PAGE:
Purpose: To evaluate the antitumor efficacy of a vascular targeting strategy that combines an agent that disrupts established tumor blood vessels (ZD6126) with one that interferes with new vessel formation (ZD6474) in models of human renal cell carcinoma (Caki-1) and Kaposi's sarcoma (KSY-1).
Methods and materials: Caki-1 and KSY-1 xenograft-bearing nude mice were treated with ZD6126 and ZD6474 either as single agents or in combination when the tumors reached a size of approximately 200 mm(3). ZD6126 therapy consisted of three doses of 100 mg/kg administered 1, 3, and 5 days after the tumor reached the starting size. ZD6474 was administered daily (25 mg/kg) on Days 1-5. In the combination studies, ZD6474 treatment began immediately after the first dose of ZD6126. The tumor response to treatment was evaluated using a regrowth delay endpoint.
Results: Significant tumor growth delays were observed in both tumor models with either agent with the treatment regimen used. In the Caki-1 and KSY-1 models, respectively, ZD6126 treatment resulted in a tumor growth delay of 23 and 26 days and ZD6474 produced a tumor growth delay of 24.5 and 14.5 days. When ZD6126 and ZD6474 were combined, the tumor growth delays increased to 55 (Caki-1) and 86 (KSY-1) days. In the KSY-1 model, the combination therapy also resulted in 3 of 8 long-term tumor-free survivors.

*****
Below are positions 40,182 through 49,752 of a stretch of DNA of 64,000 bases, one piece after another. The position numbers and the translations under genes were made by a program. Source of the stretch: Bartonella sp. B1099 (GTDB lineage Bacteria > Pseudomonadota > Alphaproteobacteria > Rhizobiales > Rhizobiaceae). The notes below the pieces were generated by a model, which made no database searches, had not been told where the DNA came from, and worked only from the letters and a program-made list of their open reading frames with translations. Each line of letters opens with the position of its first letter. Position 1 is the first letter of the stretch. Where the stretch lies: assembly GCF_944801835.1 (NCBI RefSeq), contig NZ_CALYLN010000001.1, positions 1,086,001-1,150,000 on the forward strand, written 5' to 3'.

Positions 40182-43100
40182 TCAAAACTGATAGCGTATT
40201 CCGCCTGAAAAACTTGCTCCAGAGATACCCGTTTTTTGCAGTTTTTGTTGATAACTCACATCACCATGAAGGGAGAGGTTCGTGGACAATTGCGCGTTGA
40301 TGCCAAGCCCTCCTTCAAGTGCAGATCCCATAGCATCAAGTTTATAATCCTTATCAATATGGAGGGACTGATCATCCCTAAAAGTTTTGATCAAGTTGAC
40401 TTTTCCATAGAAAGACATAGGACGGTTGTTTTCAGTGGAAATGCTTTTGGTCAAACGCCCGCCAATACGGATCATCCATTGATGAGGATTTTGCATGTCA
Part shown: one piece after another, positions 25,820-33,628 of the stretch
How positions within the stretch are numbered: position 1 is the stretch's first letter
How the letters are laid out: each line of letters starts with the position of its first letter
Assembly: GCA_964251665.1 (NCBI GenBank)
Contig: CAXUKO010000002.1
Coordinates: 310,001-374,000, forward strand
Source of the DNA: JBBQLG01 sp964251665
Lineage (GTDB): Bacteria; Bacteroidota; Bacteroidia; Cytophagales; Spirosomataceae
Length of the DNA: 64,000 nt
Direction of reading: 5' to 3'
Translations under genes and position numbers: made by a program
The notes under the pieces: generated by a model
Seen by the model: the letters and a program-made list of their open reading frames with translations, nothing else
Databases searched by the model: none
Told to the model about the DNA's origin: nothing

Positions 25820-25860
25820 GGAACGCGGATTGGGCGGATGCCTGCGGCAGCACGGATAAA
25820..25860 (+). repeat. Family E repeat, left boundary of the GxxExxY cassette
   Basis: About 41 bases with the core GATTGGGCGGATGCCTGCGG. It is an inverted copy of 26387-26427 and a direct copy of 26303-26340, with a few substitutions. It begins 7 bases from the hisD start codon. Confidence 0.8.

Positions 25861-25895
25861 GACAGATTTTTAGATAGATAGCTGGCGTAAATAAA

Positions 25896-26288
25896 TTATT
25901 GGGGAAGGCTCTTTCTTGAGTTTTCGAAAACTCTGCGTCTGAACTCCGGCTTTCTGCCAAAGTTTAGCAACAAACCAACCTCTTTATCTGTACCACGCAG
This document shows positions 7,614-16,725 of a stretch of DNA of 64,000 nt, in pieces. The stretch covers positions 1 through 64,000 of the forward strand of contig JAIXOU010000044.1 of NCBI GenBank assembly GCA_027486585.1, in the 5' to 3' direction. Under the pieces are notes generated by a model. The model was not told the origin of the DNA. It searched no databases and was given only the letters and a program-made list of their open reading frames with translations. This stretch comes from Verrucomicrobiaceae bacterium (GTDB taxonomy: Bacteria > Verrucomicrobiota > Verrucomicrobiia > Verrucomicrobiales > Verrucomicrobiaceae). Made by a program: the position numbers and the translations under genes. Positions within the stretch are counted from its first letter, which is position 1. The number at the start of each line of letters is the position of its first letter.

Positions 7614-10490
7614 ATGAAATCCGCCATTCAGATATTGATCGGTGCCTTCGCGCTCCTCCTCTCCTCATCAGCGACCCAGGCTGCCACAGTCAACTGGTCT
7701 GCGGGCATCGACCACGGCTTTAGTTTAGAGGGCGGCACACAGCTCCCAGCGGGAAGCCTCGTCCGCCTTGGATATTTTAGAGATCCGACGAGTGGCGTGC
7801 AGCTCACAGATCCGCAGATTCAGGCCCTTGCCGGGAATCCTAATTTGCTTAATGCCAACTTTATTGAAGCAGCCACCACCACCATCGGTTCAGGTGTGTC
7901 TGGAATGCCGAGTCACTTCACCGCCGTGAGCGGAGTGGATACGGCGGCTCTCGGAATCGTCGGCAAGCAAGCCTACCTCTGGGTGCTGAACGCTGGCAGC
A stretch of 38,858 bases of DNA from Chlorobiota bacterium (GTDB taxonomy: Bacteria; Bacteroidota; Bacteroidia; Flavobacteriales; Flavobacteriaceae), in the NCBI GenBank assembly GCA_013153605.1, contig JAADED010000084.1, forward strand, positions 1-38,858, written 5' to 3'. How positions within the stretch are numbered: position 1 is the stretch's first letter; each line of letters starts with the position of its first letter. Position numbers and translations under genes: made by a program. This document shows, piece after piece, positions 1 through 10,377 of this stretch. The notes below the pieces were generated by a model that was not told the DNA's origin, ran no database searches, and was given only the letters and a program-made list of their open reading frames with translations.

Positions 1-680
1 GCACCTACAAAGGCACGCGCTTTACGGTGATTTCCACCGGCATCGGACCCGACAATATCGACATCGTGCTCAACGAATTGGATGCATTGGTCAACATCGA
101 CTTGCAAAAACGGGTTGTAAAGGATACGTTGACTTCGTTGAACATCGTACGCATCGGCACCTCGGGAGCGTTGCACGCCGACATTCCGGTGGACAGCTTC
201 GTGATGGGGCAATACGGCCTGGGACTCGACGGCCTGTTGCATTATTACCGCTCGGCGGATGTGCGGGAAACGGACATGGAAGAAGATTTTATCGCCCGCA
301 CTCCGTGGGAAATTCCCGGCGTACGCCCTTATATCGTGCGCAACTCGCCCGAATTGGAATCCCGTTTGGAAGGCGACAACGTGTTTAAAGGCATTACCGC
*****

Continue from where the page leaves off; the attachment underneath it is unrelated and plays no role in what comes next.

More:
Conclusion: These results indicate that statistically significant antitumor efficacy can be achieved using a treatment strategy that combines a therapy that targets the established tumor blood vessels with one that interferes with the process of angiogenesis.